3. Conduct of Political Parties and Party Supporters at the Polls: YIAGA AFRICA strongly condemns reports of political party agents attempting to influence voters or INEC officials in 11% of polling units. Critical incidents were also received of APC and PDP agents or supporters attacking observers, polling staff or voters; snatching ballot boxes; and destroying election materials – though isolated – are examples of egregious misconduct. If Nigerian democracy is to move forward, party leaders must ensure that they encourage and model peaceful engagement with the electoral process and urge their supporters to act in accordance with the electoral guidelines and the law.
  4. Turnout and Voter Apathy: YIAGA AFRICA notes that turnout for the 2019 elections falls below the bar set in 2015. This reflects the growing sense of disconnect between the Nigerian people and the political elite. YIAGA AFRICA calls on all major political parties, regardless of the outcome of the polls, to review their platforms and communication strategies to better align their policies and actions with the interests of their constituency: the Nigerian public. YIAGA AFRICA also encourages parties to deepen their internal party democracy through the organization of more transparent and open primaries and to make active efforts to attract and promote candidates who better reflect Nigeria’s diverse population, including youth, women and PWD candidates. Candidates should emerge as through an open competition between ideas and policies rather than through an auction to the highest bidder.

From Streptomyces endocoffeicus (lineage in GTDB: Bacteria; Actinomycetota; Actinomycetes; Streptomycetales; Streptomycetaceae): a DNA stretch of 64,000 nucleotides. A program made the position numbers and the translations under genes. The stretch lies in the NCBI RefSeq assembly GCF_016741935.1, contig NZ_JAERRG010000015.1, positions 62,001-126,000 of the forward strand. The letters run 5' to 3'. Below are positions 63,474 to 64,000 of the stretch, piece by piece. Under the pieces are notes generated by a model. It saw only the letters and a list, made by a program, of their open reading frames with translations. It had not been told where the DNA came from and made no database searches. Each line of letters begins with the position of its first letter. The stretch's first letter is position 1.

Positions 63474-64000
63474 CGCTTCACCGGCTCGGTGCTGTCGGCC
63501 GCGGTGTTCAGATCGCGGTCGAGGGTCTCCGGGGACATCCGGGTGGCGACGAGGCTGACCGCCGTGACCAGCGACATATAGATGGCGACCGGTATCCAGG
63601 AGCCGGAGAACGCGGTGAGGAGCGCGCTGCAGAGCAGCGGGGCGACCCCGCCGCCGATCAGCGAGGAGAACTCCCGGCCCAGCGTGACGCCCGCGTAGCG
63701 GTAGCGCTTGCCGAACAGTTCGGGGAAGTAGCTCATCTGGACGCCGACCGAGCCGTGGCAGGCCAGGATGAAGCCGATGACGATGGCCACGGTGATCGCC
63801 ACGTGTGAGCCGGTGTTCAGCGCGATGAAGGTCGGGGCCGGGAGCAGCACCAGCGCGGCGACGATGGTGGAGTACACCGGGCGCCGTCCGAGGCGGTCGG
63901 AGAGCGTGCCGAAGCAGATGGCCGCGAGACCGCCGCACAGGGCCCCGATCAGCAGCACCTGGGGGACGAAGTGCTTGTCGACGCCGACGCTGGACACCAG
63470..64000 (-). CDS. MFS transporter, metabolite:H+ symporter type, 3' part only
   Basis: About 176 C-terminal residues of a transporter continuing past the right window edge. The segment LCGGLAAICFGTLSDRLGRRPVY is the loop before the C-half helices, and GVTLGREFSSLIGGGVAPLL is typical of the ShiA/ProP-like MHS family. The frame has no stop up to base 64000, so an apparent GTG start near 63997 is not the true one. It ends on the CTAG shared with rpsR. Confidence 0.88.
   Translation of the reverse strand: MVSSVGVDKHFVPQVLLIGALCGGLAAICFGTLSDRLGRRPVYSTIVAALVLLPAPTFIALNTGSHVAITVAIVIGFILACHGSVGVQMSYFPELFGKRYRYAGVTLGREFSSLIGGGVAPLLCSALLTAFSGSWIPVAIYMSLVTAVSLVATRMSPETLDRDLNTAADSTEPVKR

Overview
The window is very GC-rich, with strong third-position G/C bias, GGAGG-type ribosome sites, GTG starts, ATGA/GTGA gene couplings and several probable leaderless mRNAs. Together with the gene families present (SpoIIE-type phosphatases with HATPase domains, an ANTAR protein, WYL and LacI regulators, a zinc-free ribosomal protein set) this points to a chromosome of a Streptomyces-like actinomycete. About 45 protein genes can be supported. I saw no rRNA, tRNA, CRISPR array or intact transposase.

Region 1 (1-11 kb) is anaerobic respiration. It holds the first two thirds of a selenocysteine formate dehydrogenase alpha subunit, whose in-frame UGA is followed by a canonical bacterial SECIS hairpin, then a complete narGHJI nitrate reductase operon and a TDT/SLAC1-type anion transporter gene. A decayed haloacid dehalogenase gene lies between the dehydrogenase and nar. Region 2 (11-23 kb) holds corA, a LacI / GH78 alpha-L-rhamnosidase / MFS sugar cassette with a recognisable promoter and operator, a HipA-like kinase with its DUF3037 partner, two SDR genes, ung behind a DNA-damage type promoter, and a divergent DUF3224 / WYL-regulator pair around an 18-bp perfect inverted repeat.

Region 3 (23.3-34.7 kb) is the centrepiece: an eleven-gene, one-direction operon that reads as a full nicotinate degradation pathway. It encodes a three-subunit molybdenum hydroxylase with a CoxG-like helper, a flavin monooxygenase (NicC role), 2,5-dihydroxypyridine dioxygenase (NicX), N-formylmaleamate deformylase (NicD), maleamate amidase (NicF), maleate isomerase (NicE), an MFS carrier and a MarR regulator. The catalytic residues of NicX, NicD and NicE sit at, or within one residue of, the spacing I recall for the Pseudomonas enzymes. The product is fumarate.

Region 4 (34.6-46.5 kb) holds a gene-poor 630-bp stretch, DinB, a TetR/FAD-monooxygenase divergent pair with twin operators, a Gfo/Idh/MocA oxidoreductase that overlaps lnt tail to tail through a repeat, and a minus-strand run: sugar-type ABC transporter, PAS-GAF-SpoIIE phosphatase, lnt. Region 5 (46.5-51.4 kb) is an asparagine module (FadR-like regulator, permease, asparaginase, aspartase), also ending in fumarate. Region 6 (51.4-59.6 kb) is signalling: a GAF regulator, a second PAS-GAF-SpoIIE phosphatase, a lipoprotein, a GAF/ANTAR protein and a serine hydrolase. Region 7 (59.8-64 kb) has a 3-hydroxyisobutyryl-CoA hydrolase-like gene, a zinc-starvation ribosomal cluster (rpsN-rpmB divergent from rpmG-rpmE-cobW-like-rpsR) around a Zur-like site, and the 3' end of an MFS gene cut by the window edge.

5. Election Security: YIAGA AFRICA calls on INEC and security to ensure proper security for citizens especially the polling officials and collation officials especially as results collation progresses and as INEC commences the announcement of results to ensure that no life is further lost in this elections.

Conclusion

YIAGA AFRICA reminds all Nigerians that the process is not yet over. They should remain peaceful while waiting on INEC to announce the official results and refrain from any acts that could incite violence. Political leaders should urge their supporters in particular to calmly await the official results and take appropriate actions against any party members who engage in violence or incitement to violence.